Hey there, I'm Jill, the founder of GrownupDish.com and your go-to gal for everything midlife. As a recovering CEO, food lover, world traveler, and self-proclaimed pop culture aficionado, I've got a wealth of experience and wisdom to share with you.
get exclusive access to delicious recipes, honest product reviews, wellness tips, and all the juicy grownup dish you won't find anywhere else.
Sign up here!
This year for the High Holidays, I set out to make a Gluten-Free Jewish Noodle Kugel. This is Jewish comfort food at its best and while it’s not exactly healthy, I was able to eliminate wheat and processed sugar and it still tasted authentic and delicious.
What is the heck is a kugel, you ask?
Kugel, a traditional Ashkenazi dish, seems to be ever-present at Jewish holidays and events. It can be sweet or savory, dairy or pareve, but kugel, at it’s heart, is just a baked casserole composed of a starch (typically noodles or potato), eggs, and a fat.
Pronounced either kuh-gull or koo-gull, this Yiddish name is the German word for “sphere,” and reflects kugel’s humble and very German origins.
Today, kugels are typically baked alone in square or rectangular pans, and then cut into individual portions. The noodle version is frequently called a “noodle pudding,” which, again, is a reference to its steamed predecessors. Adding eggs, milk, and cheese creates a custard around the noodles and produces a deliciously decadent dish, albeit an immediate elevation in your cholesterol (and possibly confused frightened faces amongst non-Jews: sugary creamy noodles? for dinner?!).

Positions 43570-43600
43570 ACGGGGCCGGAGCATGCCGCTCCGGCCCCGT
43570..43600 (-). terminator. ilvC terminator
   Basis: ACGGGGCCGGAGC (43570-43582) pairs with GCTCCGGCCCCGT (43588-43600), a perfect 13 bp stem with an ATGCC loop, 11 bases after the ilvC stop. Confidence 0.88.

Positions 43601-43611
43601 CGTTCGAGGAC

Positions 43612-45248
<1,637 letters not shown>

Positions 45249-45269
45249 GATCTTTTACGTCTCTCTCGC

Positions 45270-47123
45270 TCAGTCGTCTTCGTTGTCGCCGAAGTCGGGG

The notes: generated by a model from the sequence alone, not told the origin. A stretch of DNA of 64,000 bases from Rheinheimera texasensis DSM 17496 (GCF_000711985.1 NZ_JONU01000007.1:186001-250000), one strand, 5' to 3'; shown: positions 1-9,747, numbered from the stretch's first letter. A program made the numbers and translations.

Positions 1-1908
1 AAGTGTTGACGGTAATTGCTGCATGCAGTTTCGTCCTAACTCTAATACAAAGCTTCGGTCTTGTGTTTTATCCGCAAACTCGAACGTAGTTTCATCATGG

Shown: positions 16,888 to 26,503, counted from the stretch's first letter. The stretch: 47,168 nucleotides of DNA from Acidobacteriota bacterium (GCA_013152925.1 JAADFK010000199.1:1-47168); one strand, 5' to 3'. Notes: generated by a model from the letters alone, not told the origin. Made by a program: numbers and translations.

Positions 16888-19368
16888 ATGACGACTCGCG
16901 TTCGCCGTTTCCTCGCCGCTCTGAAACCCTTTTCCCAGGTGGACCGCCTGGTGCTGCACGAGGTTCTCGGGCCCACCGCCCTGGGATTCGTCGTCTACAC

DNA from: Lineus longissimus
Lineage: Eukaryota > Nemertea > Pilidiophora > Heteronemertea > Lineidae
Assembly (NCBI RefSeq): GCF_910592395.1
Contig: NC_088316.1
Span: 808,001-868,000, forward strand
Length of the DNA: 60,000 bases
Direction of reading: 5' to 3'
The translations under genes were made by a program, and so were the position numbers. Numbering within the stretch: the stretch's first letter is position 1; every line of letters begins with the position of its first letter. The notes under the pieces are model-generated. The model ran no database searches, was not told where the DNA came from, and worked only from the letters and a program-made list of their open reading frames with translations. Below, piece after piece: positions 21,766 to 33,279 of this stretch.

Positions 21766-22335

This recipe is a sweet noodle kugel as it contains honey, apples and raisins (traditional Rosh Hashanah foods) but it would be delicious any time of the year. It goes perfectly with this Crispy Whole Roast Chicken and Vegetables.
Try this gluten-free noodle kugel recipe and let me know what you think. Be sure to tag #grownupdish or @grownup_dish on Instagram so I can share your posts.
Hi- I didn’t see where it says what temperature to bake at. Am I missing something? Thanks!
Bake at 350 degrees F. I updated the post. Thanks for catching my error!
Can you freeze this kugel?
I haven’t tried freezing it after it’s cooked. But as rule, gluten free noodles don’t freeze well. If you use traditional pasta it might be fine.
I don’t see where it’s says to add the 3 eggs
I had to add them after the apples and raisins were added to the cream cheese mixture…I mixed them with a mixer well and then folded it into the cream cheese mixture… it came out pretty good… I’ve never had this type of dish before so I have nothing to compare it to. However, I did enjoy it very much!
Can I use Canola Oil instead of butter or margarine and if so, what amount?
I wouldn’t recommend substituting oil for butter. It’ll change the taste/texture.
Mine was oozing butter when I took it out of the oven. I ommtted the apples but was that “bulk” really enough to affect the butter?